semesters was $100 and women
weren't allowed in the Union.
The Gerald R. Ford School of Public
Policy will become the second school at the University to be
named after a former student since June.
"The naming of a school is a historic decision" Universi-
ty President Lee Bollinger said. "There must be a close and
deep connection between the person and the school," noting
Ford's loyalty to the University is "deep and abiding."
In June, the regents dedicated the College of Architecture
and Urban Planning to Bloomfield Hills shopping mall
"The naming of a school is a historic decision. ...There must be a
close and deep connection between the person and the school."
- Lee Bollinger
mogul A. Alfred Taubman, who donated $30 million to the
Bollinger, the regents and Public Policy Dean Rebecca
Blank said the renaming of the Public Policy school will give
the University's smallest and newest school a necessary boost.
"It's the right time to take a new name and Gerald R. Ford
is the right name to take," Blank said.
Blank, who was appointed dean this spring, announced a
new fundraising campaign and said she has big plans for the
"This naming opportunity doesn't come at a better time in
our history," Blank said. "Our challenge in the next few
years is to build on this." She added that she hopes to
increase the stature of the University's school among the
other great centers of public policy study across the nation.
"One of my goals is to convince those in Washington that
Ann Arbor is closer than Boston;' she said.
Ford said too he has high hopes for the school that now
bears his name.
' "I will do all that I can to make the School of Public
Policy one of the best on campus and on a national
basis," Ford said.
Bollinger and the regents had many kind words for
Ford, reflecting on his service to the state and nation as a
U.S. House representative, vice president and president
of the nation.
"It is very, very difficult to find the middle ground in our
society or community ... we know that he found it during,
the time he was president," Bollinger said, adding that Ford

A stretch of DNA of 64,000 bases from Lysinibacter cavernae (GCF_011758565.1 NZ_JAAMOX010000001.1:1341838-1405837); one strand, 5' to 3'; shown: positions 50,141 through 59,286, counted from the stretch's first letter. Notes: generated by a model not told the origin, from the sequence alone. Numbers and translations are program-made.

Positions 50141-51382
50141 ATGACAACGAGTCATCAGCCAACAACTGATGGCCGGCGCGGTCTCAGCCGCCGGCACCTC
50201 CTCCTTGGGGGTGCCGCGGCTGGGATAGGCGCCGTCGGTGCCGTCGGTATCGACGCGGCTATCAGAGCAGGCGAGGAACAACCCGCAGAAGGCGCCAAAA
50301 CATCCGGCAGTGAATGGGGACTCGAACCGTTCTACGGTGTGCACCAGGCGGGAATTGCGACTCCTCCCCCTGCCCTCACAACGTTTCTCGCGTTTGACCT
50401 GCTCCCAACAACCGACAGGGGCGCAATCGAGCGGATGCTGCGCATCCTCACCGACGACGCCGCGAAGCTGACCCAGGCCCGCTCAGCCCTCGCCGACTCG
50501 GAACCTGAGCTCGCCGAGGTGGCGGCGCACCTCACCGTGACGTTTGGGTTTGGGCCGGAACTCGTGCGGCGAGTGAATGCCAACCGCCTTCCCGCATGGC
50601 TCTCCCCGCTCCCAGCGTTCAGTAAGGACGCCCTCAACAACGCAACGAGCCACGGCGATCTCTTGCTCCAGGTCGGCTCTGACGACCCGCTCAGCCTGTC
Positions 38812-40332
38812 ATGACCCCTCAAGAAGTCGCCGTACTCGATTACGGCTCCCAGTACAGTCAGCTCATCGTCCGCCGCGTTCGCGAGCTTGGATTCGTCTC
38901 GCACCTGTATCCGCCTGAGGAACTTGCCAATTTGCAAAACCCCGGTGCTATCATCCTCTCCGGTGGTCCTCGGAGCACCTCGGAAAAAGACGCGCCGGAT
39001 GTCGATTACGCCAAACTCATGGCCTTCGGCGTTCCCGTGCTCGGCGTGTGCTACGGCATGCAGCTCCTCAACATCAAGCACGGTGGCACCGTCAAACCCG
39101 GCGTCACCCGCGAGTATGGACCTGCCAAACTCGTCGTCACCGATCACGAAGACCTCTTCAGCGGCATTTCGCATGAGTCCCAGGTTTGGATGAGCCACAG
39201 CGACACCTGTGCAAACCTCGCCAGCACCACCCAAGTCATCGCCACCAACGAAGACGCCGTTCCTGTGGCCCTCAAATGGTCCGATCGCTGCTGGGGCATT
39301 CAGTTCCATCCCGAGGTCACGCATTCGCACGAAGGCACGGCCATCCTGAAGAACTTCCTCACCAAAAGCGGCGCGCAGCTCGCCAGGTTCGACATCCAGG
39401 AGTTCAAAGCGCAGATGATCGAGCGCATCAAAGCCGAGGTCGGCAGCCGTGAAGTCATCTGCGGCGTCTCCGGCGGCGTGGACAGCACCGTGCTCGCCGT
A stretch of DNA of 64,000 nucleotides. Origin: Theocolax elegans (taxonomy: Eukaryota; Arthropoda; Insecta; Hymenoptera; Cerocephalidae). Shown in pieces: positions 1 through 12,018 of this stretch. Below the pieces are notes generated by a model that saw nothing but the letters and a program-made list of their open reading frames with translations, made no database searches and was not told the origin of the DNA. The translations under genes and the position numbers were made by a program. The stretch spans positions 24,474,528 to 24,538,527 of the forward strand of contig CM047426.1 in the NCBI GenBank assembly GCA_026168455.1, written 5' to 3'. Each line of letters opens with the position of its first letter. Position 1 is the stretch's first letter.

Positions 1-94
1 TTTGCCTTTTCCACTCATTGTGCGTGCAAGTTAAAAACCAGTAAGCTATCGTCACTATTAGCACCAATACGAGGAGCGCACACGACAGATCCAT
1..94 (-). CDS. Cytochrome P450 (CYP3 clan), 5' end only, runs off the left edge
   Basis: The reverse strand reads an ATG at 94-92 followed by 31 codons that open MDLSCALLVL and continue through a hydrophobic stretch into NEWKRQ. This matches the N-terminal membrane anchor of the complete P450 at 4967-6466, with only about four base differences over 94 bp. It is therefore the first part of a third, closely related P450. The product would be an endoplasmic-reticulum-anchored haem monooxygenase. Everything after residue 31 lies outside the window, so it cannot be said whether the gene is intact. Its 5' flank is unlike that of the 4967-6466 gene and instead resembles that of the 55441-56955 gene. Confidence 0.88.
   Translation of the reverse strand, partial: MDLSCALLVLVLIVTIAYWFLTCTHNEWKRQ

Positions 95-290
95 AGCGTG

held the nation together after the Watergate scandal.
Regent Andrea Fischer-Newman (R-Ann Arbor), a
University student when Ford became president, said
Ford gave her and others hope during the uncertain times
His presidency impacted University students by inspir-
ing them "to imagine what we could become," Newman
said. "You handled a nation during a time of torment,"
she told Ford.
Regent S. Martin Taylor (D-Grosse Pointe Farms) echoed
""MMMAMM - : '11- - molmooff-
SGEO members organize, rally
to address contract, concerns
LSA seniors Amy Barber and Gina Chopp kiss during the Kiss-
In on the Diag on Feb. 16, 2001.
Kss-In Rally a
By Maria Sprow
February 19, 2001
After anti-gay protesters announced their intentions to
show up at Friday's Kiss-In rally on the Diag, the largest
crowd in the event"s history turned out to show their unity
as well as their pride.
The Kiss-In, sponsored by the Office of Lesbian, Gay,
Bisexual and Transgendered Affairs, capped Queer Visibili-
ty Week, which began Feb. 7. The rally was chosen as the
week"s finale to support and showcase queer affection.
"LGBT people are often unsafe displaying public affec-
tion. The Kiss-In provides visibility for that affection and
provides a safe place," said Katherine Severs, one of the
organizers of the event.
State Rep. Chris Kolb (D-Ann Arbor), the first openly
gay member of the Michigan Legislature, started the rally
bv encnurapina the crowd to come out of the closet.
By Maria Sprow
March 12, 2002
Members of the Graduate Employ-
ees Organization and Students Orga-
nizing for Labor and Economic
Equality joined forces March 12 in a
walk-out to stop students from going
to class and workers from working in
l--~ - ---- ~c va fee[- niAn
300 undergraduates to the picket
lines. The strike also managed to
expand past University walls to
undergraduate students at Michigan
State University, some of whom
chose not to attend classes to show
support for their graduate employee
union, which formed last year but
has yet to sign a contract. The strike
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construction sites were also abandoned
by noon. University spokeswoman
Julie Peterson said work continued
despite the picket lines.
Peterson said financially, the Univer-
sity was not grossly affected by the
walk-out and the slowed construction,
but no cost estimate could be made.
"The impact from a one-day strike is
not enormAu. Tisruntinn of classes